COVID-19 Health Alert
March 25th Update: Here at IRMS we take the health of our patients and caregivers very seriously. As we work to play our part in reducing the spread of COVID-19, we are moving to all telemedicine appointments for all offices. If you must be seen in-person, our dedicated IRMS Nursing Team will be in touch with you directly to guide you to the appropriate IRMS office.
We Are Open For Business!
We are here to help you remain on your fertility journey.
Am I at risk for coronavirus?
I have a regularly scheduled appointment with my doctor. Should I come?
All appointments are being rescheduled as telemedicine appointments. Your Administrative Coordinator can set up your appointment as a videoconference so you and your doctor can discuss your care and fertility plan.
What is IRMS doing to keep patients safe?
IRMS has implemented a coronavirus protocol to keep our patients and staff safe and healthy while making sure that our patients stay on track to reach their treatment goals. IRMS Physicians have converted all patients to telemedicine appointments. By offering this level of virtual care, our patients can stay on track and if just starting their fertility journey, they can lay the groundwork so they are steps ahead when in-office visits resume.
Social Distancing Policy – Even with all patients being serviced through telemedicine, in the event that anyone is in our office, we are adhering to our strict Social Distancing Policy.
- All morning monitoring patients are being assigned specific report times.
- Any patient dropping off a sample must check-in via Klara, our text-based messaging service. This must be done before entering the building. You will be pre-screened for exposure risk prior to entering the office.
- ONLY the patient will be permitted into the office. Partners and/or family members should remain in their vehicle. This applies to obstetrical ultrasounds as well.
Hand-Washing Policy – All patients must wash their hands after checking in and before treatment. Wash stations have been set up for your convenience.
Non-Contact Greeting – All patients are encouraged to choose alternate ways to greet and engage IRMS staff members. Our staff is leading by example.
Symptoms – Every patient is queried 1. Whether they are experiencing any fever or COVID-19 symptoms and 2. Whether they or any family members have traveled outside the U.S. or to any other identified “hot-spots” in the U.S over the past two weeks. They are asked this at scheduling, appointment confirmation and at check-in.
Travel Check – We ask, as per the CDC Non-Essential Travel Guidelines, to limit all non-essential travel especially to areas designated as a travel risk. You can see the list of travel advisory notices on the CDC’s website.
In addition, our waiting room is wiped down regularly and every exam room is thoroughly wiped down after every examination.
What is the coronavirus and COVID-19?
Coronaviruses were first identified in the 1950s and generally cause mild upper respiratory illness characterized by cough, fever, and/or body aches. This is very similar to most viral illnesses including flu and the common cold.
The current situation involves a new, or “novel,” coronavirus and the illness it causes is called COVID-19 (coronavirus disease 2019). Because this virus is new, testing has been limited; there are no vaccines and no medicines designed specifically to treat it.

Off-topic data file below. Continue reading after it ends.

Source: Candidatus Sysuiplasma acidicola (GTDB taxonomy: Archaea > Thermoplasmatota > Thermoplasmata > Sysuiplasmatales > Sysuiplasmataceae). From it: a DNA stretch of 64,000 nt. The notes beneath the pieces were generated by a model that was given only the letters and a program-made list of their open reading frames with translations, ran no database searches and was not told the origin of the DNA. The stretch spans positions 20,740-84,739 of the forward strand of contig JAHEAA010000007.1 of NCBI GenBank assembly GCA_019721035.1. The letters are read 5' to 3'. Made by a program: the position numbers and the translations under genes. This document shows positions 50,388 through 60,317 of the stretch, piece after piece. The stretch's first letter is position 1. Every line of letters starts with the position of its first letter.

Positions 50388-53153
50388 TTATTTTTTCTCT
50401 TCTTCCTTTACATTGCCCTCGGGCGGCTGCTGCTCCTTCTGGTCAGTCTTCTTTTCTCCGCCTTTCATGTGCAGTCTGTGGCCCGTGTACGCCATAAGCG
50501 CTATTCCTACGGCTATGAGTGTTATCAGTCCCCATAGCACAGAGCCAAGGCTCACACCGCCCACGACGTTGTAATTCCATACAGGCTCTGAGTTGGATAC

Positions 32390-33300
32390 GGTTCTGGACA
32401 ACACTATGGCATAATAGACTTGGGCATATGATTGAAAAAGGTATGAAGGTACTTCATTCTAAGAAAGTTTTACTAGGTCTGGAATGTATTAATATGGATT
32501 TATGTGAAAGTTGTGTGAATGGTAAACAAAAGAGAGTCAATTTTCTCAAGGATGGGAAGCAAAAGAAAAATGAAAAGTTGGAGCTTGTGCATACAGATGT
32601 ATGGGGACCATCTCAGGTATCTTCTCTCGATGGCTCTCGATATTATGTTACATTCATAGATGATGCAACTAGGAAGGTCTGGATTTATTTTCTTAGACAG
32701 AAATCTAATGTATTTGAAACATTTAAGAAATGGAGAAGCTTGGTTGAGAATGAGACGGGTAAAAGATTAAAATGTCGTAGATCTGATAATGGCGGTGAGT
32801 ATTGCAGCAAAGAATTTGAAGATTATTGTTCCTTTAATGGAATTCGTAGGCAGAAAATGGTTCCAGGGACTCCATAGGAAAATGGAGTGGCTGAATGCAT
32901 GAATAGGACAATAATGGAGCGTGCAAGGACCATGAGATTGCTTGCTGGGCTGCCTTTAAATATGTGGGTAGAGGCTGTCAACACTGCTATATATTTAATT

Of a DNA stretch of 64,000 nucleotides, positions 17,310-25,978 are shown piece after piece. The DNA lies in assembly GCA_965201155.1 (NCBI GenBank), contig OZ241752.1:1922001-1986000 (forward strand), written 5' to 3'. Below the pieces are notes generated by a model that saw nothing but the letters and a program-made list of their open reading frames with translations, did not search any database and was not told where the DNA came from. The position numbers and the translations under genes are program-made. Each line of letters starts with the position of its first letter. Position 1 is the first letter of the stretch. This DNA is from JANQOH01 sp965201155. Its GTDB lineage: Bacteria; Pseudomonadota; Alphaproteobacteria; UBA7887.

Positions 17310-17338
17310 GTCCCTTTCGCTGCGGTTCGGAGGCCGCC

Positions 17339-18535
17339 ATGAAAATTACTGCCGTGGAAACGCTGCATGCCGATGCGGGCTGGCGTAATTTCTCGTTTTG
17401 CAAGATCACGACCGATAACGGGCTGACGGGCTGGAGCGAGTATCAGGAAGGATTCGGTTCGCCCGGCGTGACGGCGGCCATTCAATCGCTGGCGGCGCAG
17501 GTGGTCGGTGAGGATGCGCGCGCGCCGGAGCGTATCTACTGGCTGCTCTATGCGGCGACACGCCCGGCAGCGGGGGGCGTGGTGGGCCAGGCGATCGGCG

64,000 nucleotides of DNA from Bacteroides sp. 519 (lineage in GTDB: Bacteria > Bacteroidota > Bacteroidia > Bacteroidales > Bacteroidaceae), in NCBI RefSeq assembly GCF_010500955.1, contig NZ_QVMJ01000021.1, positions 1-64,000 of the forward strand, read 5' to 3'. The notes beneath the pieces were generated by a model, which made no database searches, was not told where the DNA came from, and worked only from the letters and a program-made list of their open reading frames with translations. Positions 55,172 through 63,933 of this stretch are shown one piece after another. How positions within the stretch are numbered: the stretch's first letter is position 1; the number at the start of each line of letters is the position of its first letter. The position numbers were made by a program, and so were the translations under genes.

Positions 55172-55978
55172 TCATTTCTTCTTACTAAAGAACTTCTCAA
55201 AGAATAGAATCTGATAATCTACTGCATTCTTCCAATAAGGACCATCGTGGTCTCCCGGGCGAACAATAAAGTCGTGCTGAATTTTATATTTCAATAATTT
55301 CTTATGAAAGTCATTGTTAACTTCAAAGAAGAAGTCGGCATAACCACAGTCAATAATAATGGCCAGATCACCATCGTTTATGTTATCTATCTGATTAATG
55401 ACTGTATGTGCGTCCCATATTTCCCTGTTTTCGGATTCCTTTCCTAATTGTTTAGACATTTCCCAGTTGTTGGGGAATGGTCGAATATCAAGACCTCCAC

What are the symptoms caused by coronavirus?
The most common symptoms are fever, signs of lower respiratory illness (e.g., cough, shortness of breath) and body aches. A new symptom that has been identified as an early symptom of the virus is a loss of a sense of smell and taste.
Note that it is still cold and flu season, and allergy season is just beginning. So remember right now, if you’re feeling ill, it is still much more likely to be a cold or the flu rather than the coronavirus. As with the flu, most people who get coronavirus only experience mild viral symptoms such as fever, cough, muscle pain or weakness, and fatigue, and will experience a complete recovery.
Can the coronavirus be treated?
Since it is a virus, the coronavirus cannot be treated with antibiotics. Mild infections are treated in the same way as the common cold or flu with medications to relieve the symptoms of cough, congestion, and fever.
What should I do if I am experiencing symptoms?
If you are in respiratory distress, call 911.
If you have mild symptoms like fever, cough, and other symptoms of respiratory infection please follow CDC guidelines for at-home care and notify your Primary Care Physician so they can determine your need for testing. Self-isolation is the best course of action for containing the virus.
What should I do to avoid infection?
Please stay aware and take proper precautions. It is believed the coronavirus spreads via respiratory droplets such as from a cough or sneeze, so you should be using the same prevention methods as you would to avoid a cold or the flu:
- Wash your hands often with soap and water for at least 20 seconds, especially after going to the bathroom, before eating, and after blowing your nose, coughing or sneezing.
- If soap and water are unavailable, use an alcohol-based hand sanitizer with at least 60% alcohol. Always wash hands with soap and water if hands are visibly dirty.
- Avoid close contact with people who are sick.
- Avoid touching your eyes, nose and mouth.
- Stay home from school or work when you are sick.
- Clean and disinfect frequently touched objects and surfaces using a regular household cleaning spray or wipe.
Where can I get more information?
NJ Department of Health:
- 24-hour public hotline: 1-800-222-1222
- Website: www.nj.gov/health/cd/topics/
NY Department of Health:
- Coronavirus Hotline: 1-888-364-3065
- Website: www.health.ny.gov/diseases/